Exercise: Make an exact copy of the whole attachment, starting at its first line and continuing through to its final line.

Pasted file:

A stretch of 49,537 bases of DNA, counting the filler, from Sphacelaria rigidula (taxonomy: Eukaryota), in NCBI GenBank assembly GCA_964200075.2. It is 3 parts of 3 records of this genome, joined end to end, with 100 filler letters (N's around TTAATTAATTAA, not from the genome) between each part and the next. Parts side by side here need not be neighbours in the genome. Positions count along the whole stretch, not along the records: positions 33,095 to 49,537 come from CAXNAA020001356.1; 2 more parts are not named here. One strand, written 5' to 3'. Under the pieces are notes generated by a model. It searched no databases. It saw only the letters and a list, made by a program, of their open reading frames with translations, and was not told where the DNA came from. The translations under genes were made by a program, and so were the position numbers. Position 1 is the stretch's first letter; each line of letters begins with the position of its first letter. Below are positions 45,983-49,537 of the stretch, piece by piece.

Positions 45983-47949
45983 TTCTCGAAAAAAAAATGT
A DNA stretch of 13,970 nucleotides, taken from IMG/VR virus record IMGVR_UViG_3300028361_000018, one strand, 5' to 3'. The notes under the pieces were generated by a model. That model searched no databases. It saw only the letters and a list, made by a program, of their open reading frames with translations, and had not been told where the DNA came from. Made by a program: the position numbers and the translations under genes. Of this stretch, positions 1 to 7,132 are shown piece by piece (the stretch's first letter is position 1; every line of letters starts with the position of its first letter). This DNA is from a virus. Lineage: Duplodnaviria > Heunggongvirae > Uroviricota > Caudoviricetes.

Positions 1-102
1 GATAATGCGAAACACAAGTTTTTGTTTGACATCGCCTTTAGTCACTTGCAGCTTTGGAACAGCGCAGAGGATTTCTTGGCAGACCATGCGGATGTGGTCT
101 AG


A stretch of 49,537 bases of DNA, counting the filler, from Sphacelaria rigidula (taxonomy: Eukaryota), in NCBI GenBank assembly GCA_964200075.2. It is 3 parts of 3 records of this genome, joined end to end, with 100 filler letters (N's around TTAATTAATTAA, not from the genome) between each part and the next. Parts side by side here need not be neighbours in the genome. Positions count along the whole stretch, not along the records: positions 33,095 to 49,537 come from CAXNAA020001356.1; 2 more parts are not named here. One strand, written 5' to 3'. Under the pieces are notes generated by a model. It searched no databases. It saw only the letters and a list, made by a program, of their open reading frames with translations, and was not told where the DNA came from. The translations under genes were made by a program, and so were the position numbers. Position 1 is the stretch's first letter; each line of letters begins with the position of its first letter. Below are positions 45,983-49,537 of the stretch, piece by piece.

Positions 45983-47949
45983 TTCTCGAAAAAAAAATGT
A DNA stretch of 13,970 nucleotides, taken from IMG/VR virus record IMGVR_UViG_3300028361_000018, one strand, 5' to 3'. The notes under the pieces were generated by a model. That model searched no databases. It saw only the letters and a list, made by a program, of their open reading frames with translations, and had not been told where the DNA came from. Made by a program: the position numbers and the translations under genes. Of this stretch, positions 1 to 7,132 are shown piece by piece (the stretch's first letter is position 1; every line of letters starts with the position of its first letter). This DNA is from a virus. Lineage: Duplodnaviria > Heunggongvirae > Uroviricota > Caudoviricetes.

Positions 1-102
1 GATAATGCGAAACACAAGTTTTTGTTTGACATCGCCTTTAGTCACTTGCAGCTTTGGAACAGCGCAGAGGATTTCTTGGCAGACCATGCGGATGTGGTCT
101 AG